The market areas of each of the higher order centres include the higher market area of each of the six neighbouring lower order centres (Fig.3). This is because law and administration in theory do not experience exponential decay with distance but remain fully enforced up to the boundaries of the administrative units in which they are applied. 

For the administrative principle the numerical progression would be as 1, 7, 49, 343… and so on.

Principles of Central Place Theory
Fig. 3: Principles of Central Place Theory

Criticism of Central Place Theory

  1. The Central place theory is majorly criticized for its oversimplification of the real world by making a number of assumptions.
  2. Large areas of flat land are rare (assumption of CPT).
  3. The positioning of settlements is generally random and not evenly spaced contrary to even spacing of settlements suggested by Christaller.
  4. The hexagonal pattern is suited for theoretical development but in the real world many other complicated factors are at work.
  5. The concept of perfect competition is untrue in reality with some firms making more money than others.
  6. Central places are grouped into order (second, third, and fourth) but these do not match with the theoretical expectations as there is a definite and clear ranking of centres within each other.
  7. As per the theory it is expected that two third order centres will have equal sized area of influence. Central place theory suggests that each centre’s sphere of influence for its activities at any specific level will be equal in size to every other centre’s sphere of influence. But in reality this has rarely been the case.
  8. Every higher order centre also functions as a lower order centre in the CPT, but often lower centres have some activities which some higher centres have in Central place theory.
  9. Consumer travel behavior cannot be projected. Affluence, changes in taste, and preferences and greater mobility enabling people to travel farther to do their shopping and obtain required services have altered demand patterns for services and goods.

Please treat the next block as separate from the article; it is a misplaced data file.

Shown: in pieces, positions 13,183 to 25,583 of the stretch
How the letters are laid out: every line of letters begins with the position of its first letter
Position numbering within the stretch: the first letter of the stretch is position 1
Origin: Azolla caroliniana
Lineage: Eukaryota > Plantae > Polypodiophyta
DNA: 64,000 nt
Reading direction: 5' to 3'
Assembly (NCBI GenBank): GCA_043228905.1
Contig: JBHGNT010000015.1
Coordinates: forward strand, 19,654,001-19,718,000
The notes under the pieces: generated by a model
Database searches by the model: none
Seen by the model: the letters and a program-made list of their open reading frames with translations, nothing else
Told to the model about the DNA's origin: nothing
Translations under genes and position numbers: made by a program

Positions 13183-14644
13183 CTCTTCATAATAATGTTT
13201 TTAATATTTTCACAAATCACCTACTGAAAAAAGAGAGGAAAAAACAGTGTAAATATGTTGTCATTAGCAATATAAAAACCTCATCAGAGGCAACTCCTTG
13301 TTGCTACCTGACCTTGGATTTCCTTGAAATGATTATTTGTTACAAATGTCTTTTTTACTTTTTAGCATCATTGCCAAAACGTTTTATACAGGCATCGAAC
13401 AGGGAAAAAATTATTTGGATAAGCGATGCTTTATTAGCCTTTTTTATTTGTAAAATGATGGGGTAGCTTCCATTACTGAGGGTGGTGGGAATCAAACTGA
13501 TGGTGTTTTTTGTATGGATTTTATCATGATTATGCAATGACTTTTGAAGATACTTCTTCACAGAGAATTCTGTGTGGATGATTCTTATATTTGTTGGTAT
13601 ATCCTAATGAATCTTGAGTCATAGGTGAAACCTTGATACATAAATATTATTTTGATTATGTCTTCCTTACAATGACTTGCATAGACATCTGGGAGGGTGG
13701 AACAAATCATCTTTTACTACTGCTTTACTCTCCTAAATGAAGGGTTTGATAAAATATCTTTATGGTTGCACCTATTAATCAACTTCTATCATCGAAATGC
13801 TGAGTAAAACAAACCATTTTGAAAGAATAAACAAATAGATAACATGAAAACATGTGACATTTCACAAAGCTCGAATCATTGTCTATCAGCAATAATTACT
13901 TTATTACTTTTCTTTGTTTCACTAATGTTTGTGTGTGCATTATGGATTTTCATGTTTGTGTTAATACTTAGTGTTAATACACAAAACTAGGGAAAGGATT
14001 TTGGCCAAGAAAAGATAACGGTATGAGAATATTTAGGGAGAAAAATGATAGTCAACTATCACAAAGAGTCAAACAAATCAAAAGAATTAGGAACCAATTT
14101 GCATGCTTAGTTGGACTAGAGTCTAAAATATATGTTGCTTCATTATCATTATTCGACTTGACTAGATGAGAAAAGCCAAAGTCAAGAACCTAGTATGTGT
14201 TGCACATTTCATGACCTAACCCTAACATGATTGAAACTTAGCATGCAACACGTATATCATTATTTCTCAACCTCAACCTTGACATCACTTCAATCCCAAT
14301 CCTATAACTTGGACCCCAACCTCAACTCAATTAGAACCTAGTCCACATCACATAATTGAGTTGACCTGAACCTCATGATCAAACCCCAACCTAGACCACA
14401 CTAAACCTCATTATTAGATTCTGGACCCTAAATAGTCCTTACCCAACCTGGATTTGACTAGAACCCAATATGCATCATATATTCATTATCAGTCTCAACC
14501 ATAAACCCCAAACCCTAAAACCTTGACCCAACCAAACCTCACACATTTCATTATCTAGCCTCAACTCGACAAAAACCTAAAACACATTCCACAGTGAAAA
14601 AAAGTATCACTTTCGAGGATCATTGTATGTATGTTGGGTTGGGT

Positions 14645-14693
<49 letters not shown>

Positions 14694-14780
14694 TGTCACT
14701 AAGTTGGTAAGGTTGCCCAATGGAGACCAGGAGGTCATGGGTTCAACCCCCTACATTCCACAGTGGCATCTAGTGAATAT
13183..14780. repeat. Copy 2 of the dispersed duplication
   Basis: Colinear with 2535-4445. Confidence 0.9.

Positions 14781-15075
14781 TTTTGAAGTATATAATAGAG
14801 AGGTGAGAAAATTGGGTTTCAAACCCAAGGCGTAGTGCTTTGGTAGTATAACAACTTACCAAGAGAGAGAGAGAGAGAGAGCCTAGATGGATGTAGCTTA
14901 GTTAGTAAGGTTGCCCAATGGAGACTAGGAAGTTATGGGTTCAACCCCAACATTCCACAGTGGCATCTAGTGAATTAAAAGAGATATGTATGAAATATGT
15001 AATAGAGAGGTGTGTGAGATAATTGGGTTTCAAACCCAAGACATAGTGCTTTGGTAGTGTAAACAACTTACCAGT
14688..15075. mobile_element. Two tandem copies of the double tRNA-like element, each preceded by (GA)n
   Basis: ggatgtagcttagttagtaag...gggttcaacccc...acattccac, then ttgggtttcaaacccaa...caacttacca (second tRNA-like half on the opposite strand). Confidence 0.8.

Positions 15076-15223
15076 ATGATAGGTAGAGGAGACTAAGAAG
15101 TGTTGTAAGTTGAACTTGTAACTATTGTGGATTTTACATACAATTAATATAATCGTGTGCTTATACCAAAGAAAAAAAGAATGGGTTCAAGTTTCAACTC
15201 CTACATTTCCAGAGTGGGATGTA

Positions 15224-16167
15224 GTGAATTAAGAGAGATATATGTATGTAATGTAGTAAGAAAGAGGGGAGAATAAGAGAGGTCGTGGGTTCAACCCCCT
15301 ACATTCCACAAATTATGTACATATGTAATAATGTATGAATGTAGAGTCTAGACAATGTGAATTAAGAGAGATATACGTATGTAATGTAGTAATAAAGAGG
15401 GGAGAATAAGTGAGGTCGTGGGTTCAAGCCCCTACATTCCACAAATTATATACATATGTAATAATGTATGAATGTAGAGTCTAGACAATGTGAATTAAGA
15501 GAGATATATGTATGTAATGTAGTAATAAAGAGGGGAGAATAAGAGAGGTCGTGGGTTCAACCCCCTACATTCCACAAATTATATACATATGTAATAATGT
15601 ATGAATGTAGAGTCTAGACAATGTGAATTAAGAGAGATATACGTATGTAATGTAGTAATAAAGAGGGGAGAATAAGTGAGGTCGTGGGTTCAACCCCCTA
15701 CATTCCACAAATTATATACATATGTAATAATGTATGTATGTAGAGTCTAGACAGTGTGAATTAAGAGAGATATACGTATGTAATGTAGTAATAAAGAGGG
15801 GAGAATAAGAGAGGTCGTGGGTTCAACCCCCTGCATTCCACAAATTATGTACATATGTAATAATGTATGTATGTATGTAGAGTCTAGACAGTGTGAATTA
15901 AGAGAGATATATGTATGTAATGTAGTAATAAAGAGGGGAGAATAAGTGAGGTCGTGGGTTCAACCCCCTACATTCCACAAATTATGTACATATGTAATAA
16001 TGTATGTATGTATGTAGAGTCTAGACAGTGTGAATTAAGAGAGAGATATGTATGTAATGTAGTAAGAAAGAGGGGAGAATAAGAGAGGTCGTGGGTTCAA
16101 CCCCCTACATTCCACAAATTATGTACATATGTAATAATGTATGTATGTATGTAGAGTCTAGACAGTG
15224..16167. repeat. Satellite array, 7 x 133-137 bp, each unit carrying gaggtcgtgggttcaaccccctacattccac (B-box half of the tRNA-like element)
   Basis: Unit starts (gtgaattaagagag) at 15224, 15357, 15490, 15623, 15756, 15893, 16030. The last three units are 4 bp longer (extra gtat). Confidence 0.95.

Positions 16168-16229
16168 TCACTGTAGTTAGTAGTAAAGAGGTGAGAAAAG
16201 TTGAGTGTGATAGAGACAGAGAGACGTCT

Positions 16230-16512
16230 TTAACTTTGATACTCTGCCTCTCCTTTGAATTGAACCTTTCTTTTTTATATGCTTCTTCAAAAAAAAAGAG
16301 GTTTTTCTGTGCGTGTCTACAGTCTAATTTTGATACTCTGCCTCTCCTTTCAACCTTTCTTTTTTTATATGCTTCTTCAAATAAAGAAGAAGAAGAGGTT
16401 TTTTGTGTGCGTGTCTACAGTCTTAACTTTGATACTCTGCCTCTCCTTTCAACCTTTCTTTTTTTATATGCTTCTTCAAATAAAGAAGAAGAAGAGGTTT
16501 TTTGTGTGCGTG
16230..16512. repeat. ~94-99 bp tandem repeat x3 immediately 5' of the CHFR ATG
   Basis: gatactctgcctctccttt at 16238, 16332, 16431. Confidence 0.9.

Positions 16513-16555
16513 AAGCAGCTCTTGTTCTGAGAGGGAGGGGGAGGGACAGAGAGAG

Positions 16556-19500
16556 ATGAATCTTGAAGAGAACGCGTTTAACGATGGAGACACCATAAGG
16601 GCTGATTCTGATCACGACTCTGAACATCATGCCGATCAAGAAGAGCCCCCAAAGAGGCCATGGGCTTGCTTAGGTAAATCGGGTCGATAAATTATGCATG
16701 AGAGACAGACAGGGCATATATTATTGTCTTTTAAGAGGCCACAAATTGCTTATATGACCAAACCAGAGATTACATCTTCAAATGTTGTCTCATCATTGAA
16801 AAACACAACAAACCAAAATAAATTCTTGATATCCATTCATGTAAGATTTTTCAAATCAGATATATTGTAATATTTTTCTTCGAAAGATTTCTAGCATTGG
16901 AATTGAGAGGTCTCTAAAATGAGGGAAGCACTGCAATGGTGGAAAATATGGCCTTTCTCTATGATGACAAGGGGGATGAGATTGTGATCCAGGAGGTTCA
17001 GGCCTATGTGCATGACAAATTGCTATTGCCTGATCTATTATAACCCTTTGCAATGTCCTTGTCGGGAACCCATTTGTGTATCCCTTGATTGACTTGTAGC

10. Technological change has also brought about changes in the ways provision of goods and services are organized and located. Examples supermarkets, mall culture, online shopping.
  11. The government intervention (setting up of economic or residential base), planning and policy making (decentralization) and legislation (environmental, housing laws etc.) affect future growth of various settlements outside the town.
  12. Christaller envisaged each Centre with a particular function whereas they have many which also changes over time.
  13. Central place theory may not have a universal validity. It also cannot be pressed to explain a settlement pattern in any region. The purpose of the Central Place Theory is to identify a few salient features, found in certain types of settlement patterns and tools available when seeking to describe and understand a particular pattern found in the real world.

Application of Central Place Theory

  1. It provides a rationale for selective location and efficient space and functions. 
  2. In terms of functional and behavioural dimensions it has drawn attention to country and inter-town interdependence. 
  3. It encourages order in the spacing and inter-relatedness of settlements where settlements are seen in wider contexts. 
  4. The central place theory seeks to analyze the functional and hierarchical orderliness in the settlement landscape.